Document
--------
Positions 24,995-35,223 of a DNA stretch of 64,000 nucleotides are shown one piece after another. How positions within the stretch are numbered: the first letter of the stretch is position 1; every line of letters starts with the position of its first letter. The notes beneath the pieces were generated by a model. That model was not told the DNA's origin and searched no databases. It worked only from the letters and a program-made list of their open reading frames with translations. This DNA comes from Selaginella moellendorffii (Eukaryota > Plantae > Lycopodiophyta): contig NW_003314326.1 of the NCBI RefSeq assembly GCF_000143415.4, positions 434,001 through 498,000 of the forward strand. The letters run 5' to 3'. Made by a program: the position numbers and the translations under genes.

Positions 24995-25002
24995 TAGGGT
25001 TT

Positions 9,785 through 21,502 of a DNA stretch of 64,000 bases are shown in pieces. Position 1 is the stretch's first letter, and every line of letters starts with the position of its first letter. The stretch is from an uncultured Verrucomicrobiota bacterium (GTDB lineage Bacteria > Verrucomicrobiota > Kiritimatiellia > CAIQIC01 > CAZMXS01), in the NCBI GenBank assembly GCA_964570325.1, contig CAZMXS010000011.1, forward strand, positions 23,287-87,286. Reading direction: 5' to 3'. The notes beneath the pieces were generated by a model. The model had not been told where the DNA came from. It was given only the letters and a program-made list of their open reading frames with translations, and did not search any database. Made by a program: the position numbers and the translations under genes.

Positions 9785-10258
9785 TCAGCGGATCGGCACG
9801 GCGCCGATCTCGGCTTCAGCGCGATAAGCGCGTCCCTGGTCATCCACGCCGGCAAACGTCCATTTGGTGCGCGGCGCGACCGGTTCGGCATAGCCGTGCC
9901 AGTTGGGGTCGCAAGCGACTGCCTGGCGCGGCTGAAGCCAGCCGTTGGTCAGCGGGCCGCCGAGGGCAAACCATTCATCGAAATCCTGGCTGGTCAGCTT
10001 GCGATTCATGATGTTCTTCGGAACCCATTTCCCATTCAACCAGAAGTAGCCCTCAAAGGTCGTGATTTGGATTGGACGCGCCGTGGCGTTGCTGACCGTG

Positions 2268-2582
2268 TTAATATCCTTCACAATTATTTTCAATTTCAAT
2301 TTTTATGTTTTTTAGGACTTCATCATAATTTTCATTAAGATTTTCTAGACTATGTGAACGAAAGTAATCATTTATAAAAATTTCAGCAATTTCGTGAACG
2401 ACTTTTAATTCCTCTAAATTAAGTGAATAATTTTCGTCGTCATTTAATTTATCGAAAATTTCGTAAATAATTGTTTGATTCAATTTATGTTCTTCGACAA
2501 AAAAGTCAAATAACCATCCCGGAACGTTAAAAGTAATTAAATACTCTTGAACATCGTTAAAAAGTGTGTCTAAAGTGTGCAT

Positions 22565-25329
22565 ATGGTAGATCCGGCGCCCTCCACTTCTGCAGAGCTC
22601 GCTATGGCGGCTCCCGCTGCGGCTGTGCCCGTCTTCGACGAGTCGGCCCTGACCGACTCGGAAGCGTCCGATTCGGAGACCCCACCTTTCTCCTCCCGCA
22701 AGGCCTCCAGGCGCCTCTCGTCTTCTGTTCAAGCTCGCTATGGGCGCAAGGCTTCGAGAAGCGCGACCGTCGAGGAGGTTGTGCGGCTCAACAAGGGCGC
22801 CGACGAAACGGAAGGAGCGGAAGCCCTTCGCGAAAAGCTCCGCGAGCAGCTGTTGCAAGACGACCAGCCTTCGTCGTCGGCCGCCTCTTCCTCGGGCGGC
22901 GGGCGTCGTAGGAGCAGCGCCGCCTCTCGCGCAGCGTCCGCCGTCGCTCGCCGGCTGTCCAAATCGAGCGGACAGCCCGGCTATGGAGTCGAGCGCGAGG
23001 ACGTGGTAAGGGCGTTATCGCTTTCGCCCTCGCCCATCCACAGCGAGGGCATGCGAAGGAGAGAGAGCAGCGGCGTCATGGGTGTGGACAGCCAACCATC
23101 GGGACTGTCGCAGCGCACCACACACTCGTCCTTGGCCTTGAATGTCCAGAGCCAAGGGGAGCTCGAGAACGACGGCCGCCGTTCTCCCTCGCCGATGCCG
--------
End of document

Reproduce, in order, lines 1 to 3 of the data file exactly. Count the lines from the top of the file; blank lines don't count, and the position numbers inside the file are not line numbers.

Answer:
Positions 24,995-35,223 of a DNA stretch of 64,000 nucleotides are shown one piece after another. How positions within the stretch are numbered: the first letter of the stretch is position 1; every line of letters starts with the position of its first letter. The notes beneath the pieces were generated by a model. That model was not told the DNA's origin and searched no databases. It worked only from the letters and a program-made list of their open reading frames with translations. This DNA comes from Selaginella moellendorffii (Eukaryota > Plantae > Lycopodiophyta): contig NW_003314326.1 of the NCBI RefSeq assembly GCF_000143415.4, positions 434,001 through 498,000 of the forward strand. The letters run 5' to 3'. Made by a program: the position numbers and the translations under genes.

Positions 24995-25002
24995 TAGGGT